“The Chloe Bianco case teaches us judges that culture with diversity is a duty” – Il Dubbio

“The culture of diversity is a professional duty, not an ideological possibility”. The speaker is Elisabetta Tarquini, Councilor at the Working Section of the Court of Appeal in Florence and a member of the Tuscan Secretariat for the Democratic Judiciary, who in recent days has published a document on the case of Cloe Bianco. A document defining the left’s flow of clothes defines the decision by which Judge Luigi Perina dismissed the professor’s complaint about the three-day suspension imposed on her by the school for presenting herself in the courtroom with women’s clothing “legally wrong”. “There is no obligation for a ‘decent’ transition,” Md warned.

Someone accuses you of wanting to try Luigi Perina for the decision that somehow marked the beginning of Chloe’s drama.

We have no intentions of prosecuting individuals or stigmatizing individual decisions. And it’s not a formal position, because all of us judges make difficult decisions, very quickly, on often new issues. It is important to emphasize one fact, namely that the decision dates back to October 2016: EU law was far ahead of national law on the objective concept of non-discrimination. Therefore, it is not necessary to establish the will to discriminate, it is the discriminatory effect that is prohibited. This opinion, which is central to the internal system, was approved by the Cassation in a precise manner only a few months before that decision (United Civil Sections 7951/2016, ed.).

What is the meaning of the MD document?

To call all of us legal practitioners to this culture of diversity – which was less prevalent then than now, and which should be increasingly so – as our professional duty, not as an ideological possibility. In our note, we refer to legal rules, which must be part of our common knowledge.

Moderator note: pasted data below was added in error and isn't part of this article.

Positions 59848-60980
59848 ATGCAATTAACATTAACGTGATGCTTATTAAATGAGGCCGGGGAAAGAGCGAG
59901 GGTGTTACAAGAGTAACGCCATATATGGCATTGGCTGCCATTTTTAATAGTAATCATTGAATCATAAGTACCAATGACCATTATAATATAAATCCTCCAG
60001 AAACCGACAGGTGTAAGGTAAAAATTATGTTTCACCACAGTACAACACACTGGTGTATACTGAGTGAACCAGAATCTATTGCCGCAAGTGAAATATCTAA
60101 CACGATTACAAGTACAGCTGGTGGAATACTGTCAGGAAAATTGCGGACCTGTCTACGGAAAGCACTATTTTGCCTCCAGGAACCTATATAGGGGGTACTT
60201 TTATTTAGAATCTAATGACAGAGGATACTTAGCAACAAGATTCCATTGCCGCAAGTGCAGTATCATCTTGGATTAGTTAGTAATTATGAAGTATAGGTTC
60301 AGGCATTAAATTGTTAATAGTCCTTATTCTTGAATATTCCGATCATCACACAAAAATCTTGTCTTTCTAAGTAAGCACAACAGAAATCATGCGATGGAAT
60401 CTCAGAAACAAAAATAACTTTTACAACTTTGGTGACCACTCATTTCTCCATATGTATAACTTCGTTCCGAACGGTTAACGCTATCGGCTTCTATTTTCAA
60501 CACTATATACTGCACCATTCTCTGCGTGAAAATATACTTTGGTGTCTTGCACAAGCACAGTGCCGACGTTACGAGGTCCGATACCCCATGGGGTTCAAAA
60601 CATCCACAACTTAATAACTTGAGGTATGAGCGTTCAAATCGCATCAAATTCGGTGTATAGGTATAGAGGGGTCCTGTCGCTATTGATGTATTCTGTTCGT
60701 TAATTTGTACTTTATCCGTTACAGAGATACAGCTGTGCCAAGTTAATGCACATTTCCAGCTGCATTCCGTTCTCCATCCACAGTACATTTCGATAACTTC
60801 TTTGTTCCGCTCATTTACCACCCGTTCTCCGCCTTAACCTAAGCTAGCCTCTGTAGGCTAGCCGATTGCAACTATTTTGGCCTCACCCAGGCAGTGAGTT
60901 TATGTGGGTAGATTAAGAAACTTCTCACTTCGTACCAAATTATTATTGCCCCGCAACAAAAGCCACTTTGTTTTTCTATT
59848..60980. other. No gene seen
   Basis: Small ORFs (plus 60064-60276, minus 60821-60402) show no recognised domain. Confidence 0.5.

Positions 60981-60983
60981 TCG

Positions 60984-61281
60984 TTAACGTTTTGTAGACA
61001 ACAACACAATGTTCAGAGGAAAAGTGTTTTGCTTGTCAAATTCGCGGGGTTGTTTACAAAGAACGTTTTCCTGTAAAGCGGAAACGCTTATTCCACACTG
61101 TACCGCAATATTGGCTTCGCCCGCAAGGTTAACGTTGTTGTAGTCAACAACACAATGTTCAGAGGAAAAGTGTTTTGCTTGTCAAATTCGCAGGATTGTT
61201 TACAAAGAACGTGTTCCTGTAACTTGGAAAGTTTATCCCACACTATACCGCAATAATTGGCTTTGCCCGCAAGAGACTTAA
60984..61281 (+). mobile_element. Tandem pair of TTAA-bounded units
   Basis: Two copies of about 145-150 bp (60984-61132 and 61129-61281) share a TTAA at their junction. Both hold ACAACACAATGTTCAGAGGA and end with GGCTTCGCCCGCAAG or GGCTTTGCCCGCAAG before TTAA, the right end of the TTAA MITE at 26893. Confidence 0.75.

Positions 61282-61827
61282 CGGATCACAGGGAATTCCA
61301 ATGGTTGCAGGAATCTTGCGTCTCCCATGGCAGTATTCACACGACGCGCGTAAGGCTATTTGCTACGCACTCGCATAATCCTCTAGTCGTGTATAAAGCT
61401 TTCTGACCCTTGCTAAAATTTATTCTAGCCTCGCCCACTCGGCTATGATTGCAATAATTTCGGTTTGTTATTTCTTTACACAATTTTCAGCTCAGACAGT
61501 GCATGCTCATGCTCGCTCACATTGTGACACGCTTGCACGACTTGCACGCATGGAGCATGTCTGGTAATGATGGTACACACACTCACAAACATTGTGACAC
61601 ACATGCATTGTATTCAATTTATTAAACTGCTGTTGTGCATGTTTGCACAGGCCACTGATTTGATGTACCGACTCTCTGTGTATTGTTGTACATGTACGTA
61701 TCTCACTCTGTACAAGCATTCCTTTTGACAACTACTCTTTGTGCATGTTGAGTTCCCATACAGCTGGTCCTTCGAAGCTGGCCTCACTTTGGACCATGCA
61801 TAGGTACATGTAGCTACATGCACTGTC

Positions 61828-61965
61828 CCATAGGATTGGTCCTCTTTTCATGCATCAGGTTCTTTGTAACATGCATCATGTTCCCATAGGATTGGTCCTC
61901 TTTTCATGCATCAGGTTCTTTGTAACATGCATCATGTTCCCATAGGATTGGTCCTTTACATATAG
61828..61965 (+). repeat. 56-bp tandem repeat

The judgments cited are the 1996 judgment and the 2017 Constitutional Court, on the basis of which Perina is defined as a “legally incorrect” decision. What do these decisions tell us? Il Giornale, for example, criticizes your document by claiming that according to the same decision by Consulta, “the voluntary element alone” is not enough to change gender.

Md took a stand on a specific fact: Professor Bianco had been sentenced to a disciplinary sanction because she had presented herself to the class wearing women’s clothing when she intended to manifest her gender identity. The judge did not question the identity choice of the person who made his feelings. The voluntary element has nothing to do with it, so much so that the judge does not comment on it: Here we discuss the fact that a manifestation of a deep identity in itself can constitute a breach of contract. What is different are the conditions that a transgender person can get, for example, gender reassignment in identity documents. In that case, the choice of legal systems is very different: in France, for example. sufficient with the person’s self-determination, in our legal system, on the other hand, a number of physical changes are currently required, which both with regard to The Council and the ECHR may not necessarily consist of operations that cause lasting damage to physical integrity. What the Court’s judgment protects – from the outset – is the transgender person’s right not to be discriminated against from the beginning of his or her path, which in the initial phase is a way of representing oneself externally, as he is at ‘inner’. Another question is whether this identity is so formally registered by the judicial system.